Our first contribution to the fundamental exploration of cavitation effects in organisms is the detailed investigation of bubble collapse near a gelatin interface using fluid material models as surrogate for the biomaterial. A quantification of pressure peaks and the so-called reentrant-jet penetrating into the gelatin phase reveals the dependence of penetration evolution on the initial bubble configuration. The considered generic setup thus outlines the research directions for the ongoing investigations of the perforation of living cells, as it occurs e.g. during sonoporation (transient increase of cell permeability with improved drug uptake). For this purpose, a realistic bio-material model is currently in development to replace the gelatin surrogate.

Complex interactions of reactive bubble gas mixtures with an impinging shock, which ignites the gas mixture, have been investigated by two- and three-dimensional direct numerical simulations. This work has been published in two journal publications (Combustion and Flames) and is a precursor study towards shock-driven chemically reacting flows. This research line is currently extended towards considering shock-driven nanoparticle generation by laser ablation, for which the underlying physical mechanisms are very similar to shock-bubble interactions. The very localized deposition of high energies in liquids can generate vapor bubbles that eventually collapse and emit shockwaves. We have extended our level-set interface-interaction simulation framework to reproduce a laser-induced cavity formation and have simulated the subsequent so-called liquid drop explosion. Our results reveal for the first time a very detailed insight of the cavity formation. On one hand they agree very well with recent experimental data, on the other hand they rectify some critical elements of the mechanism that was put forward based on the experimental observations alone, demonstrating the value of numerical simulations for such highly complex processes.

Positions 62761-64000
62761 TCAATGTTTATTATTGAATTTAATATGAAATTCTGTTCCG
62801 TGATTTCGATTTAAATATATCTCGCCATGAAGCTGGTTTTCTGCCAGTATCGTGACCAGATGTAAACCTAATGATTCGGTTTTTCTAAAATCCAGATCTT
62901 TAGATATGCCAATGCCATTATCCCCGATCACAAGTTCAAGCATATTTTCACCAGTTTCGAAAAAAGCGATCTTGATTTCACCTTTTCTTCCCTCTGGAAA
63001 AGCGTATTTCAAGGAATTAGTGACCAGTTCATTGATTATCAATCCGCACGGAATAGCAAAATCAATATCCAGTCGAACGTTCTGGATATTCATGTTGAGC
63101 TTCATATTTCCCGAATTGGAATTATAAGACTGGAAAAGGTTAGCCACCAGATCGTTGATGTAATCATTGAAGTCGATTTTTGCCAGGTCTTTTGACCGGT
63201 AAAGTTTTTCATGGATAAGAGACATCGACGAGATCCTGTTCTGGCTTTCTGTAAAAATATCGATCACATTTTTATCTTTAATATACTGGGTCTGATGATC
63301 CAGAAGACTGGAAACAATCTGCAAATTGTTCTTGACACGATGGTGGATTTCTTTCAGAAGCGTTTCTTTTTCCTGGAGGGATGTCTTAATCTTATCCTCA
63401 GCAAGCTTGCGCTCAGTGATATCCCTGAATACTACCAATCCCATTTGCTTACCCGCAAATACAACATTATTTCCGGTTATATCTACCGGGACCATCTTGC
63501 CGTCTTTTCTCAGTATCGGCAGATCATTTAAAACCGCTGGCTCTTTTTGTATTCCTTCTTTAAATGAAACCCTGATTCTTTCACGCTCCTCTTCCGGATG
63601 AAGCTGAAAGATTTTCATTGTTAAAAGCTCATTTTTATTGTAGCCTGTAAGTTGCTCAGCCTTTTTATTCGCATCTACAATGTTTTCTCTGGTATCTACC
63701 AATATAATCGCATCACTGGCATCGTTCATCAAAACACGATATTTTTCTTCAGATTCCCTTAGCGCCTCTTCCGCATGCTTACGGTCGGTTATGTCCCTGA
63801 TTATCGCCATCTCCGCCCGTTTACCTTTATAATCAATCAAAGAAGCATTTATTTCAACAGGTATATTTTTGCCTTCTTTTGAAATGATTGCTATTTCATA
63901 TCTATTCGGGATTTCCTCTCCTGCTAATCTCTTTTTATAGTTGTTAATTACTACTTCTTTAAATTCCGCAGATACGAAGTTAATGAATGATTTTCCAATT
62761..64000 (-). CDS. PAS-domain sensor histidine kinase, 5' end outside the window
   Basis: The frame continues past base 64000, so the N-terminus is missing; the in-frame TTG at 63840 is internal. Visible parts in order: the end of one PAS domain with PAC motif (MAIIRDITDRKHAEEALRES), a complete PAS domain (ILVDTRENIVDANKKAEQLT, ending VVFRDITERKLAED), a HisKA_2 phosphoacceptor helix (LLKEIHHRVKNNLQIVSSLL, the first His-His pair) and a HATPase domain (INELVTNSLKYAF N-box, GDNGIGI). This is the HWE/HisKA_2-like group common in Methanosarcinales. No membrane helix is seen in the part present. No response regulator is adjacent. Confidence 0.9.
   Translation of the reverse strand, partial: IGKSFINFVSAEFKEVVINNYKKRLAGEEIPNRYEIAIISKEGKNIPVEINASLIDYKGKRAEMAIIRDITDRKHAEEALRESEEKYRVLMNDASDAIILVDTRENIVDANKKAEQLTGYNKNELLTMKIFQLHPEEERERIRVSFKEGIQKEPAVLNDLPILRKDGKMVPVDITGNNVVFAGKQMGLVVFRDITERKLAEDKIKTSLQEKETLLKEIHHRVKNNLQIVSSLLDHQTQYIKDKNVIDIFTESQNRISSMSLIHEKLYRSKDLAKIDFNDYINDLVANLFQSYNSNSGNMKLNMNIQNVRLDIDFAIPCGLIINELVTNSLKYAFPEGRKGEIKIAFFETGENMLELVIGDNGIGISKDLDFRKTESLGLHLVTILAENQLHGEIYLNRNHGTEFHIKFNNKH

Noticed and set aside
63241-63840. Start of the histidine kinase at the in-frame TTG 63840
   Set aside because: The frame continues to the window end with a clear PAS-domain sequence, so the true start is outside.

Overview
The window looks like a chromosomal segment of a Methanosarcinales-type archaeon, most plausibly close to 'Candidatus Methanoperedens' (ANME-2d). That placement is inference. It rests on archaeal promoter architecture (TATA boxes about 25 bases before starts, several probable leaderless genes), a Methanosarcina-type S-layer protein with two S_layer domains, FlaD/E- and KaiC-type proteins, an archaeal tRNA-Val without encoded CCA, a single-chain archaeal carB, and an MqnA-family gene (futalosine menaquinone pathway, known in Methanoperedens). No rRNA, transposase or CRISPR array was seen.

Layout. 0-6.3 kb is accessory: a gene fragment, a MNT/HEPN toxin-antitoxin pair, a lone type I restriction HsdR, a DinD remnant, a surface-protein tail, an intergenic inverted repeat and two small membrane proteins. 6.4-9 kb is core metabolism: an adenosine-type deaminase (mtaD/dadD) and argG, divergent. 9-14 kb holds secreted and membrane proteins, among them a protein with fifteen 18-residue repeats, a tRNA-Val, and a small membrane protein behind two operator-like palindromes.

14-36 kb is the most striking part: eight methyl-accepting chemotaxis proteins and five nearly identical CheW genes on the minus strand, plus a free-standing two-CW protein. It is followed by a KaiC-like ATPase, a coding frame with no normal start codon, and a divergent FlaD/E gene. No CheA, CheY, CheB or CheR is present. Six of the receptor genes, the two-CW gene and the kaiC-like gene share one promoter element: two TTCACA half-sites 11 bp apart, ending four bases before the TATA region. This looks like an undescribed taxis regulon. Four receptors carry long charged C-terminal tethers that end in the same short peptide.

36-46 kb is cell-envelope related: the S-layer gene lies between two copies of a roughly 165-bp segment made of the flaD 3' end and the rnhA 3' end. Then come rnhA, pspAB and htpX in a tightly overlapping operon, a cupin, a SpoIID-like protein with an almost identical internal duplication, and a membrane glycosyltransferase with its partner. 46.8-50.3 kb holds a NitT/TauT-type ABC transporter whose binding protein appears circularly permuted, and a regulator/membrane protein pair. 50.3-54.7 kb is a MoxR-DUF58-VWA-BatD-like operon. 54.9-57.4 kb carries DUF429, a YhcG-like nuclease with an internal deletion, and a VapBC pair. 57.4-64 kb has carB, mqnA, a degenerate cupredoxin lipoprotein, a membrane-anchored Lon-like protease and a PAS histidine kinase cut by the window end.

We aim at reaching out with our research to a broader public and, therefore, improve the visualization of scientic results for non-experts. In collaboration with the Centre for Virtual Reality and Visualisation (V2C, Leibnitz Supercomputing Centre of the Bavarian Academy of Sciences and Humanities) we can offer now to ""experience"" three-dimensional numerical simulation results, e.g. a fly-through of a collapsing helium bubble in air.

Up to now, the scientific results of our work have resulted in three journal publications and three conference proceedings. Additionally, we have presented our work to the scientific community in 10 presentations at international conferences.

"The highly advanced numerical methods employed by our simulation environment allow for very detailed direct numerical simulations of interface interactions in fluid flows resolving all inertial, acoustic, diffusive and capillary mechanisms at unprecedented accuracy. The fully MPI-parallelized simulation environment enables large-scale simulations to investigate realistic physical problems. The simulation environment ""ALPACA"" is publically available under an open-source license. Other research groups are invited to use this code and to contribute to the further development to improve future simulation capabilities.

The multi-region level set method enables multiphase simulations beyond the state of the art taking large numbers of different phases (>100) into account. Besides the planned activities and expected results, we have synthesized the simulation capabilities achieved so far and initiated new research directions towards direct-simulation of phase-change processes in additive manufacturing.
A near-wall bubble collapse generates a microjet that penetrates the material.
"""Liquid drop explosion"": Slice through expanding drop due to laser-induced cavitation."
Science meets Virtual Reality - a 3D fly-through of a collapsing helium bubble in air.